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When senator Bridget McKenzie moved to the backbench in the aftermath of the sports rorts controversy, the federal government was no doubt hoping that the furore provoked by self-interested funding decisions had run its course. But reports suggest that funds from another grants program, the Female Facilities and Water Safety Stream — funds intended to support women’s participation in sport across Australia — have been used to build swimming pools in a handful of Coalition-held seats.

The fact that the government was able to use these two programs so easily for political ends raises questions about the extent to which electoral factors are influencing other areas of health funding.

Health spending ranges from targeted, small-scale grants schemes to multi-billion dollar national programs. Over the past two weeks alone, health minister Greg Hunt has made six significant funding announcements, including $22.3 million for “new treatments and breakthrough cures,” $5.5 million for ten new medical research projects, $32 million for partnerships between industry and researchers, an unspecified amount for additions to the list of subsidised pharmaceuticals, and the provision of free glucose monitoring devices for 21,000 people with diabetes (as part of a broader $300 million program). Two weeks earlier the prime minister had announced $76 million in new funding to support the mental health needs of people affected by the bushfires, including grants targeting affected communities.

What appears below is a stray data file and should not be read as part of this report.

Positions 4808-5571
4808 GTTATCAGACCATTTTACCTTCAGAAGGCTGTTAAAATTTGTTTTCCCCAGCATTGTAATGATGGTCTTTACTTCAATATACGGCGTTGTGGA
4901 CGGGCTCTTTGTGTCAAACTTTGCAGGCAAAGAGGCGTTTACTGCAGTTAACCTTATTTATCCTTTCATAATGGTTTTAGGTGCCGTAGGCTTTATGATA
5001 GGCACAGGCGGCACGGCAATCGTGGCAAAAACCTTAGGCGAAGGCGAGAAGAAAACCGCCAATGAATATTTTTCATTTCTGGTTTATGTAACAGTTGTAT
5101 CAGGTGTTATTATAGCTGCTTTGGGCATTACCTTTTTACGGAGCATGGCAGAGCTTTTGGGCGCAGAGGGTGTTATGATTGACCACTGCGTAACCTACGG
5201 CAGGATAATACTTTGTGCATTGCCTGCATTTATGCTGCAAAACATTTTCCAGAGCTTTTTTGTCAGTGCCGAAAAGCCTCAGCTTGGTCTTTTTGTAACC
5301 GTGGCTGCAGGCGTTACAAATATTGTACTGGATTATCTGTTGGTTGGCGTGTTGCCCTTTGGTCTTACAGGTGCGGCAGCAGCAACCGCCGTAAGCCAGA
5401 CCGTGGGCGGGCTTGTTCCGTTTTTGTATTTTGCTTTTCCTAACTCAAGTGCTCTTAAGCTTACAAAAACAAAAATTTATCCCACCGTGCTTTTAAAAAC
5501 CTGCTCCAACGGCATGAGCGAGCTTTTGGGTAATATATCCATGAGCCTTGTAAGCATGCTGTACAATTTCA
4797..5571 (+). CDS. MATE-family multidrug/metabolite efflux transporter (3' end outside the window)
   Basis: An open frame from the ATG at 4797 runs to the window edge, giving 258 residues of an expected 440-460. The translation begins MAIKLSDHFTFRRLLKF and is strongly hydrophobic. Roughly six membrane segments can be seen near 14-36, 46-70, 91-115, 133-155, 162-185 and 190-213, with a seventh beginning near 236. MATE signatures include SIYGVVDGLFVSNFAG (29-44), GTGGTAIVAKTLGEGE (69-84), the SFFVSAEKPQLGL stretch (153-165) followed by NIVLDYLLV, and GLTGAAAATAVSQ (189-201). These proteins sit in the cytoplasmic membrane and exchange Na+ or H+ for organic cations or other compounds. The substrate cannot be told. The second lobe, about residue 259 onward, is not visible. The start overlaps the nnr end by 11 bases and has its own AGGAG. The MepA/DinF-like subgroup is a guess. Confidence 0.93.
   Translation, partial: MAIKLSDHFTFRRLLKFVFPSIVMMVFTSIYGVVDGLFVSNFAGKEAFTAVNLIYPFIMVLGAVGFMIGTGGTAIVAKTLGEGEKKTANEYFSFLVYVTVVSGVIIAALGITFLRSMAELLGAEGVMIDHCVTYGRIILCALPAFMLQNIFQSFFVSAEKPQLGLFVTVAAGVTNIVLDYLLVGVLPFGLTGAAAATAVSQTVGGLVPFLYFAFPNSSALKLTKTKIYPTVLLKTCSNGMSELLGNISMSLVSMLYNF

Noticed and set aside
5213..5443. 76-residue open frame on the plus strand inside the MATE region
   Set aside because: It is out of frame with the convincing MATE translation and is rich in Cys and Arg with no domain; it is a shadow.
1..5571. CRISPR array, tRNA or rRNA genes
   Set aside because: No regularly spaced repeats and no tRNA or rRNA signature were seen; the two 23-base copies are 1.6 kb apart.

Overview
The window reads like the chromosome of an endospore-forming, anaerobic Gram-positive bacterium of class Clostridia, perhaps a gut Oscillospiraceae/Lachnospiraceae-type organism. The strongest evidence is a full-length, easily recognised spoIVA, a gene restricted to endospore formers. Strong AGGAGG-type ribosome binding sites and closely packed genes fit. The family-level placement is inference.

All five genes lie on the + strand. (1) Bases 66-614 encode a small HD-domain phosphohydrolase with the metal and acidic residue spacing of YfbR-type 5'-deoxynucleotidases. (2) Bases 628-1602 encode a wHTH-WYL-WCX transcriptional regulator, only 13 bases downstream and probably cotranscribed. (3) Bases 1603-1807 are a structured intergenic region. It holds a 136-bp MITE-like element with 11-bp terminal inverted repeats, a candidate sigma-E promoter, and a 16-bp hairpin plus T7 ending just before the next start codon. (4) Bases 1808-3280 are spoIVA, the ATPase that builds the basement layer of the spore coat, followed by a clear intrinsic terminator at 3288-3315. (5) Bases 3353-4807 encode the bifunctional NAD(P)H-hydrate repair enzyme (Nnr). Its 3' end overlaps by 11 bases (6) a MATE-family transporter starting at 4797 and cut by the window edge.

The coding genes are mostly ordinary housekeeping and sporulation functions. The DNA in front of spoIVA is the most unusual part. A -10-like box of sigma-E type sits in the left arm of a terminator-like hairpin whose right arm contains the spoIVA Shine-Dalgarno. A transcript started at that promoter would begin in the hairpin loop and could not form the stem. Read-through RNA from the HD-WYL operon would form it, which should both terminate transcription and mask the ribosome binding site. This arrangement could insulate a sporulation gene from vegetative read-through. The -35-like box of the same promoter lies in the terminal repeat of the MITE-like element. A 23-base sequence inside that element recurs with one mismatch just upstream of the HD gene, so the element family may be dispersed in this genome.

Read the full article on Inside Story.

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